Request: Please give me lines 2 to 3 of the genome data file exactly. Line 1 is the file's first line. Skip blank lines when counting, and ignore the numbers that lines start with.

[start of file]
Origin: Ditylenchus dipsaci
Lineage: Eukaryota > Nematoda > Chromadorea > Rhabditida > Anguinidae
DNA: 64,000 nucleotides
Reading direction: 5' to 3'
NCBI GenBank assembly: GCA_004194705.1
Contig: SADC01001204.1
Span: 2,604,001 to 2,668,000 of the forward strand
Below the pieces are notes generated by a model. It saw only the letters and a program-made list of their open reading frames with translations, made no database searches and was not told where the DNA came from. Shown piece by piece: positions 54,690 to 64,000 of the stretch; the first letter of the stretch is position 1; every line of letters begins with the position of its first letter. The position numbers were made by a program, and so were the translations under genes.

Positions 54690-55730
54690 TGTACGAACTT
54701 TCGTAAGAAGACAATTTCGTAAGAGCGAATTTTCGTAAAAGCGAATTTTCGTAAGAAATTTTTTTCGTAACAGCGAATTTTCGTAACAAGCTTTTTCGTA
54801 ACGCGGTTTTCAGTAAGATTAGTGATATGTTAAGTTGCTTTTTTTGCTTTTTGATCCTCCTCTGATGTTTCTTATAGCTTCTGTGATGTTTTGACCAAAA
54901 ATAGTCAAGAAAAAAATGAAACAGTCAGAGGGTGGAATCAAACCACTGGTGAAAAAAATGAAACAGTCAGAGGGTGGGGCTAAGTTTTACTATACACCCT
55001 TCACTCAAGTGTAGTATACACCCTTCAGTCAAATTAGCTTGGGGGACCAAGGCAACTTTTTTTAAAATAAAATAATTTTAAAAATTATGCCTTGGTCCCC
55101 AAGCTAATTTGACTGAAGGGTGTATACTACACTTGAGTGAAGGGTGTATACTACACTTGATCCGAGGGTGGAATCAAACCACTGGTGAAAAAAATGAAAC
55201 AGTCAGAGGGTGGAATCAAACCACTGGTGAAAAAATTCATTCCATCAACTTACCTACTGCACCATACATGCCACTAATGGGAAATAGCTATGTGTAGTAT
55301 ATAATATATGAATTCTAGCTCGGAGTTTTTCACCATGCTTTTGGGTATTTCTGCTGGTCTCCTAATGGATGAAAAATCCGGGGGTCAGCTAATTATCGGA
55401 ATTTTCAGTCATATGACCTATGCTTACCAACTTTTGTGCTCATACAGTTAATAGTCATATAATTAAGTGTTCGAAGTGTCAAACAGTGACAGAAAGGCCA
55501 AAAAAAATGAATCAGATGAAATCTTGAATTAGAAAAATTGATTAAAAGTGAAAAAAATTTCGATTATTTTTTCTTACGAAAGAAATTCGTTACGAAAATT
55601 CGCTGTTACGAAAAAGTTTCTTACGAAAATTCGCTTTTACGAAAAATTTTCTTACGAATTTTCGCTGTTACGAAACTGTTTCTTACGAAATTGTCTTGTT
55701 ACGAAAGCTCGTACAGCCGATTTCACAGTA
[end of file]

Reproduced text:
Lineage: Eukaryota > Nematoda > Chromadorea > Rhabditida > Anguinidae
DNA: 64,000 nucleotides